Josette Sheeran and Harvey White, Vice President of the Royal Society of Medicine. Mr White is holding the red cup symbolising WFP's campaign to provide school meals for hungry children the world over.
WFP Executive Director Josette Sheeran has urged doctors and medical experts to put their knowledge to work to support the battle against malnutrition, a factor in 10,000 child deaths every day. "We need to take the knowledge we have now and use it," she said.
LONDON -- WFP Executive Director Josette Sheeran on Friday urged doctors and medical experts to put their knowledge to work to support the battle against malnutrition, a factor in 10,000 child deaths every day. Download audio
Speaking at the Royal Society of Medicine in London, Sheeran said that the world already had the ability and knowledge to tackle the challenge of malnutrition. What was lacking was the coordinated focus and political will, she said.
“We need to harness what we know – take the knowledge that we have right now and put it into action. We cannot wait,” she said in remarks to a breakfast meeting with a group of eminent doctors and medical experts.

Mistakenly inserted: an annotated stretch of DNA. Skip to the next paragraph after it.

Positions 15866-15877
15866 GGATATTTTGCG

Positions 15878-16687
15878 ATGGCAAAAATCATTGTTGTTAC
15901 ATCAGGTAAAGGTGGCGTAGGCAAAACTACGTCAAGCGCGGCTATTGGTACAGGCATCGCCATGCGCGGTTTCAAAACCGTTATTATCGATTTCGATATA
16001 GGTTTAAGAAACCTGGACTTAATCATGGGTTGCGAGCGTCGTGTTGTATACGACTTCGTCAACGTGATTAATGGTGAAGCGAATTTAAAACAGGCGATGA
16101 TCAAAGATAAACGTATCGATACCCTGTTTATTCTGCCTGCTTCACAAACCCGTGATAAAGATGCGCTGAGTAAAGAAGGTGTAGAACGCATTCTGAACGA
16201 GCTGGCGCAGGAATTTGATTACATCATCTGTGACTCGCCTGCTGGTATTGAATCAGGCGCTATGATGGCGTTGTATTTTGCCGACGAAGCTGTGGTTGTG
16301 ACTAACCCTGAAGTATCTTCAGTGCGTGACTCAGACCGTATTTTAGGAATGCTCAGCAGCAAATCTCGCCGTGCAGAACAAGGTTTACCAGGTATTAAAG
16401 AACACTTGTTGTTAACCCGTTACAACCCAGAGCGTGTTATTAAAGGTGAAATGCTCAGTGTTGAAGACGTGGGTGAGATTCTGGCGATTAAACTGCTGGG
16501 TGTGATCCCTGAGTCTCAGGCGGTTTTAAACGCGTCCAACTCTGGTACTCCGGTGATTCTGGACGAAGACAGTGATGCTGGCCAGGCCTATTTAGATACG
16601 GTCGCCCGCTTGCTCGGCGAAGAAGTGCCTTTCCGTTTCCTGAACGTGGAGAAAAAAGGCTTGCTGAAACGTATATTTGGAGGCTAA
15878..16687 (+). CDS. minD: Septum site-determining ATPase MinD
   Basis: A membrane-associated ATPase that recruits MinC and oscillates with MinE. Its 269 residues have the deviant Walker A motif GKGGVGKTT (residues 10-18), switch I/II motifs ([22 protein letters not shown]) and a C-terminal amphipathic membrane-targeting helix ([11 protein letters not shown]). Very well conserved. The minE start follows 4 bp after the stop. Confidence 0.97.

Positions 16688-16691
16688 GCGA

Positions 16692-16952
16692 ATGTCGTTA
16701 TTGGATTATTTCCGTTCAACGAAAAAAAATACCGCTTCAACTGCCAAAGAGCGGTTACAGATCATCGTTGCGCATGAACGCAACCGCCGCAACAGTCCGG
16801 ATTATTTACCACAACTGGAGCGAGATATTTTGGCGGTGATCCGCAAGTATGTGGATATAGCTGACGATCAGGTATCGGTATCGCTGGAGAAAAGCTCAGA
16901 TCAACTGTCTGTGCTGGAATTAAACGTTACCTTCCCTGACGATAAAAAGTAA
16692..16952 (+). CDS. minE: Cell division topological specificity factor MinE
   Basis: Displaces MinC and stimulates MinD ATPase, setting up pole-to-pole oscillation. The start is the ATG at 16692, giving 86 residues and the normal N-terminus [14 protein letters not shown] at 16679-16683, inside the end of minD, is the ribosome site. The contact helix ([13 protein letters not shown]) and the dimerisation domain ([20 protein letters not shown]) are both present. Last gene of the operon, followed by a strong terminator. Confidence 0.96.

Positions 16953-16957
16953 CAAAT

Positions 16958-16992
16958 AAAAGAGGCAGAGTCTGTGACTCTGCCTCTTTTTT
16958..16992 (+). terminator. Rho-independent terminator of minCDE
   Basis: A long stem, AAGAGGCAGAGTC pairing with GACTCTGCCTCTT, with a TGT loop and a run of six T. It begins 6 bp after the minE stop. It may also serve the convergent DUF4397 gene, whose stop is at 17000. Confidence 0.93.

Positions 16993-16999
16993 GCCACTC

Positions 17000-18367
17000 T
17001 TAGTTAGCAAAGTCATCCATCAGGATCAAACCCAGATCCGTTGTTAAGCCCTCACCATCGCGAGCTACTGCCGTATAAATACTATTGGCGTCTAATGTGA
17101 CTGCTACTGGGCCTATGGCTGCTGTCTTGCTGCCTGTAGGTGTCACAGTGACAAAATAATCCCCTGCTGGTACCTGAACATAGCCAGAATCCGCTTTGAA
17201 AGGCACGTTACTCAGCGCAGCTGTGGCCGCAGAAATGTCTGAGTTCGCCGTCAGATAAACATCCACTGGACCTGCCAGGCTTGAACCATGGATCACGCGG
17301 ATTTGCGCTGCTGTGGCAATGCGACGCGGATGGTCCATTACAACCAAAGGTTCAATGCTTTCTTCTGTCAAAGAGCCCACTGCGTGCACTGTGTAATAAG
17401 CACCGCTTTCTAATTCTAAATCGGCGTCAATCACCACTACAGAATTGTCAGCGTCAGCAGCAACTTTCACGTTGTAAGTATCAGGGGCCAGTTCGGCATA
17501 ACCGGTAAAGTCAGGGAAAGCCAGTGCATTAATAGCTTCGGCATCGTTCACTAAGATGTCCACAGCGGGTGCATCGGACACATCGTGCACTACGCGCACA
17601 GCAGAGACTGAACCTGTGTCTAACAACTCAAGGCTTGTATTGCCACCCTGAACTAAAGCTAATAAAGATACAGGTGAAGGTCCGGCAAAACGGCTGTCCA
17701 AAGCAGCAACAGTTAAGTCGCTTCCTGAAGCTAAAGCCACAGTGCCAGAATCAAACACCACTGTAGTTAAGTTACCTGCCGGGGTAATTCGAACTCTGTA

If a child under two is deprived of the nutrition needed for mental and physical growth, the damage is irreversible, Sheeran noted, citing an authoritative study by the Lancet medical journal.
“For the world's bottom billion, can we take the technology and what we know, and ensure that there is access to nutrition? And can we stand with those under two year olds and at least make sure they are getting a shot at life?”
The costs of undernutrition are high. Without adequate nutrition children cannot learn in school, HIV/AIDS drugs don’t work, populations are more vulnerable to disease and economic growth is undermined.
Studies show that the financial cost can exceed 10% of GDP for poor countries. It has also been demonstrated that those deprived of adequate nutrition between conception and 2 years will earn half the income earned by those who received enough nutrition.
Yet ensuring that no child is stunted and no child’s brain is damaged because of lack of nutrition is not expensive. “The cost of tackling that issue is about 40 – 80 dollars a year per child, even in the world’s most difficult places,” she said.
Urging physicians to do what they could to help, Sheeran said three things were needed to defeat malnutrition: greater awareness of the challenge, the ability to harness existing knowledge and political will.